4. Using comments as a substitute for code: Comments should not be used as a substitute for code. If a code section is not working correctly, fix the code rather than simply adding a comment to explain the issue.

By following these best practices and avoiding common mistakes, you can ensure clean and maintainable CSS code that is easy to read and understand for yourself and your team.


Adding comments to your CSS code may seem like a small detail, but it can have a big impact on your development process. By taking the time to properly comment your code, you can improve collaboration with your team, make debugging easier, and ensure that your code is maintainable over time.

Remember to follow the guidelines we outlined in this article, including using clear and concise comments, commenting as you go, and avoiding unnecessary comments. By doing so, you will be able to create clean, well-documented code that is easy for others to read and understand.

Keep Learning and Improving

Don’t stop here! Continue to learn and improve your CSS skills by practicing regularly and seeking out new resources online. Stay up-to-date on the latest best practices for code commenting, and always be open to feedback and suggestions from your team and peers.

Thank you for reading, and happy coding!


Q: How do I add comments to CSS code?

A: To add comments to CSS code, you can use the /* */ syntax. Anything placed between these symbols will be treated as a comment and will not affect the rendering of your CSS styles.

Q: Why should I use comments in CSS?

A: Comments in CSS serve as a way to document and explain your code. They can help you and other developers understand the purpose of certain styles, make notes for future reference, and improve collaboration within a development team.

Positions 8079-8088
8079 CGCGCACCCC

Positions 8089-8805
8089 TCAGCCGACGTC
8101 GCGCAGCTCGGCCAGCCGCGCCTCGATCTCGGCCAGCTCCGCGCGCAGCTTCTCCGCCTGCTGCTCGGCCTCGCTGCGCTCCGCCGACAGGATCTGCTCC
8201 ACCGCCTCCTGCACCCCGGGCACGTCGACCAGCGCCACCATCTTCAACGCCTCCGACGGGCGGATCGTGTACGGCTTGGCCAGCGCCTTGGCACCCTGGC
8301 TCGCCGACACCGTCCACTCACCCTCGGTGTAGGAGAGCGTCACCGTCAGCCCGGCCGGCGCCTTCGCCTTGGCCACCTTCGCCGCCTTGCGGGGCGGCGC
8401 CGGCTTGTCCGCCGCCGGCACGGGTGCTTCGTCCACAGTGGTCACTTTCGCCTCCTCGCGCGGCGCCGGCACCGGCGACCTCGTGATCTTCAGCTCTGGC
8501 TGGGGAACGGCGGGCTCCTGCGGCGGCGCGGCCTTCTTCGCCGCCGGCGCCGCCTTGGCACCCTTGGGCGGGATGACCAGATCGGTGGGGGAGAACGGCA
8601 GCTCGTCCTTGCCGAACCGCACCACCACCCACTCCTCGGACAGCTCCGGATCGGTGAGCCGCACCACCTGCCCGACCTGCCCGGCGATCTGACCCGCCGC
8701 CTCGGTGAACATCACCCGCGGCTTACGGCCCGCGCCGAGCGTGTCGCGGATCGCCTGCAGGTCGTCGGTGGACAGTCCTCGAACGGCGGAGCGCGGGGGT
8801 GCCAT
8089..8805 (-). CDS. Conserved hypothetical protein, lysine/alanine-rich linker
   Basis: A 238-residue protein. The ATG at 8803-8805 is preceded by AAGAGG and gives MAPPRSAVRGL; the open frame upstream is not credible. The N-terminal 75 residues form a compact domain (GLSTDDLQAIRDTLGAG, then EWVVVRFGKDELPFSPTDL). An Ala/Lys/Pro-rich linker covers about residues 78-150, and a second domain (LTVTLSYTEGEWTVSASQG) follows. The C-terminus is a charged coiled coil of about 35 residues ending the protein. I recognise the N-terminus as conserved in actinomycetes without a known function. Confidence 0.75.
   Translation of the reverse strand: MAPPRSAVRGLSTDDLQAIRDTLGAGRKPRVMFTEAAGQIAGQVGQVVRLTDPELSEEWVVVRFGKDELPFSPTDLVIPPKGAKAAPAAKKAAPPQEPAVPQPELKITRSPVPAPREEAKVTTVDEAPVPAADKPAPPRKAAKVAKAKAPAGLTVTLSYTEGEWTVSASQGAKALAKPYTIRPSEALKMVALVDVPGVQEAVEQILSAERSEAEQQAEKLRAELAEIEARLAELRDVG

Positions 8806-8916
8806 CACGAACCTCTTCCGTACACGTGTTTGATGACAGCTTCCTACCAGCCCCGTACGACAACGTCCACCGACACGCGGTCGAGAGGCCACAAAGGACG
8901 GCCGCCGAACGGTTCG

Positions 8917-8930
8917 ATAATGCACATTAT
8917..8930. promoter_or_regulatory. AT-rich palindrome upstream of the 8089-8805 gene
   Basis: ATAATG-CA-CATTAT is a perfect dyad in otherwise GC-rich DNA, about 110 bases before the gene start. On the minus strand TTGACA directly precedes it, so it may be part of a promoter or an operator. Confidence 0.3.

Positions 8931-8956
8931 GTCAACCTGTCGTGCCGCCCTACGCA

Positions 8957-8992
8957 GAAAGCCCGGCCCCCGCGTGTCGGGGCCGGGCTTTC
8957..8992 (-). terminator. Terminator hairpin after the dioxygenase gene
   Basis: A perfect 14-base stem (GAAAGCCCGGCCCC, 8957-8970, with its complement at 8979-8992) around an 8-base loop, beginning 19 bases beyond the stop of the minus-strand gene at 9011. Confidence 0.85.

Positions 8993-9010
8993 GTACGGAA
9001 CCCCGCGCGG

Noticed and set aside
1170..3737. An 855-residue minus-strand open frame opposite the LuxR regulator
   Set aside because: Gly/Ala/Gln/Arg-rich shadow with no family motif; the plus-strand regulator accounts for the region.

Q: Where should I place CSS comments?

A: CSS comments can be placed anywhere within your code. However, it is recommended to place them above or near the section of code they are referring to. This makes it easier to locate and understand the purpose of the commented code.

Q: Are there any guidelines for commenting in CSS?

A: Yes, there are some guidelines you can follow for effective CSS commenting. Keep your comments concise, use clear and descriptive language, and avoid excessive commenting. It’s also a good practice to update or remove outdated comments to maintain code readability.

Q: Can you provide some examples of CSS comments?

A: Certainly! Here are a few examples of how you can use comments in CSS:
/* This section controls the header styles */
/* TODO: Refactor this code for better performance */
/* Use a CSS comment to temporarily disable a style */

Q: What are some best practices for CSS commenting?

A: When commenting in CSS, it’s important to be consistent with your commenting style throughout your codebase. Use comments to explain complex code sections, highlight important information, or provide context. Avoid commenting the obvious and focus on adding value to your code.

Q: What are common mistakes to avoid when commenting CSS code?

A: One common mistake is over-commenting, where every line of code is commented without providing any additional insights. Another mistake is leaving outdated comments that no longer reflect the current state of the code. It’s important to review and maintain your comments regularly to avoid confusion.